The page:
Two New BU Classes to Offer a Wider, Deeper Look at the Arctic
“Not just a climate lab,” but home to millennia of indigenous civilization
What happens in the Arctic doesn’t stay in the Arctic.
Rapid global warming, extractive capitalism, threats to wildlife, ecotourism, indigenous rights disputes, even a bit of international friction—it’s all happening above roughly 66° 34′ north latitude—aka the Arctic Circle. Four million people live up there, along with polar bears and reindeer, and what happens there impacts all of us.
Next semester two College of Arts & Sciences classes will examine life in the icy north.
Arctic Studies, CAS AM 501, taught by Adriana Craciun, a CAS professor of English and holder of the Emma MacLachlan Metcalf Chair in the Humanities, “immerses students in the dynamic world of the circumpolar Arctic,” according to the course description, with a focus on the North American and Scandinavian sections.
Peoples of the Arctic, CAS AR291/AN291, taught by Catherine West, a CAS research associate professor of archaeology and of anthropology, will look at the “diverse and thriving communities” of the region, using archaeological, oral history, historic, and ethnographic data, exploring how the past can be used to highlight contemporary issues in the region. (Both courses fill departmental and BU Hub requirements.)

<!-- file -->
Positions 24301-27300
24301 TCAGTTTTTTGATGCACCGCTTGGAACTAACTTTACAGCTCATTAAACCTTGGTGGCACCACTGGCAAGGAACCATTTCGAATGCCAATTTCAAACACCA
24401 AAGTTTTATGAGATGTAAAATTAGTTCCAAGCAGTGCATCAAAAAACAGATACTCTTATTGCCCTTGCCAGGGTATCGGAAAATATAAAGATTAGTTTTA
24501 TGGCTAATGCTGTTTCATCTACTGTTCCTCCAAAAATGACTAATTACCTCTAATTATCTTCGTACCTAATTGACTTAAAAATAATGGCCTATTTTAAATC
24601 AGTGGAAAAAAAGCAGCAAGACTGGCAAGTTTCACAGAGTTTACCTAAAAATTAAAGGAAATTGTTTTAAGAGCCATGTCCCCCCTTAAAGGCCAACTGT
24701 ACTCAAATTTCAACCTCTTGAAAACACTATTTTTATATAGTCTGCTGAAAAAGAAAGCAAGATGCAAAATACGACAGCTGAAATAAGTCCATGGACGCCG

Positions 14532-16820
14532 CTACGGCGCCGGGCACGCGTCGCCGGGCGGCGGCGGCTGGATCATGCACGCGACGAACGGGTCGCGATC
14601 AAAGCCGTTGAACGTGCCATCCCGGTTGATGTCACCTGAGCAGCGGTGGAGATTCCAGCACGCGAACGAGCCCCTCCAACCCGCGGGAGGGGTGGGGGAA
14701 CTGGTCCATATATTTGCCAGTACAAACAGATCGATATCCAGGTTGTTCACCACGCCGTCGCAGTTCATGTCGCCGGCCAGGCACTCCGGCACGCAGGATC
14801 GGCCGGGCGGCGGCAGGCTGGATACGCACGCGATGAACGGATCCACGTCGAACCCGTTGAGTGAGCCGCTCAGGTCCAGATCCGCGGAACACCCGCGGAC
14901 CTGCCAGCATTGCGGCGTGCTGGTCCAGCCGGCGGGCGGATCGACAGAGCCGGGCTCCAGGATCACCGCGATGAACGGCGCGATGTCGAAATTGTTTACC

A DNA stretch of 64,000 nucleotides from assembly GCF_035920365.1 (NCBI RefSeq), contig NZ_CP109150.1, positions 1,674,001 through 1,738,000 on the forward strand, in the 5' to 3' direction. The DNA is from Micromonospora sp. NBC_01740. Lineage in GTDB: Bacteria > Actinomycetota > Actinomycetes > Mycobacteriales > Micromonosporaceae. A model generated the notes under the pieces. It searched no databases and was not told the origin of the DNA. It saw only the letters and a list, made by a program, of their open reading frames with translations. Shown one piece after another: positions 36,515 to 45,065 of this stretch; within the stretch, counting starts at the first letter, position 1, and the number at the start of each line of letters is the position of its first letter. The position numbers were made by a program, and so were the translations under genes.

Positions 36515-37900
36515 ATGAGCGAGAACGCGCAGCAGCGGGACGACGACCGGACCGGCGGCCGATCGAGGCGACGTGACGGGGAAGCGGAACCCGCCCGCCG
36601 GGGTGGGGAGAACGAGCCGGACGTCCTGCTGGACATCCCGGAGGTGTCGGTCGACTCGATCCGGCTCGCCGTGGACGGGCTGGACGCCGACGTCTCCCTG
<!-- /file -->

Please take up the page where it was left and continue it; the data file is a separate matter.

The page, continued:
“Everyone is connected to the Arctic,” Craciun says.
She should know. She’s been there several times for her research, most recently this fall when she traveled to Svalbard, a Norwegian archipelago above the Arctic Circle. As she puts it: go to the top of Greenland and turn right.
“It was terra nullius for a very long time, until the 1920s,” she says. “That meant it had no native population. So anyone in the world could basically go out there and start mining or hunting or whatever. So it was this international, very Wild West kind of frontier place.”
The Svalbard Treaty went into effect in 1925 and made the archipelago part of Norway, but with unusual provisions, so that any nation that signs the treaty (even today) can establish a scientific base there or conduct business. “Now there is intensifying international attention because of climate change,” Craciun says, with a significant Russian presence as well as scientists from many nations. Things have been a little less neighborly up there since the Russian invasion of Ukraine, she notes.
Temperatures in Svalbard in October reached 15 to 20 degrees Fahrenheit—“unusually warm,” Craciun says. She stayed in the largest town in the archipelago, Longyearbyen, on the coast of the island of Spitsbergen, where there are some nice small hotels and restaurants and cruise ships stop. But it’s not Comm Ave.
“The famous thing people say about it is that it has more polar bears than people, which is true,” she says. “You can’t leave town without an armed bear guide.”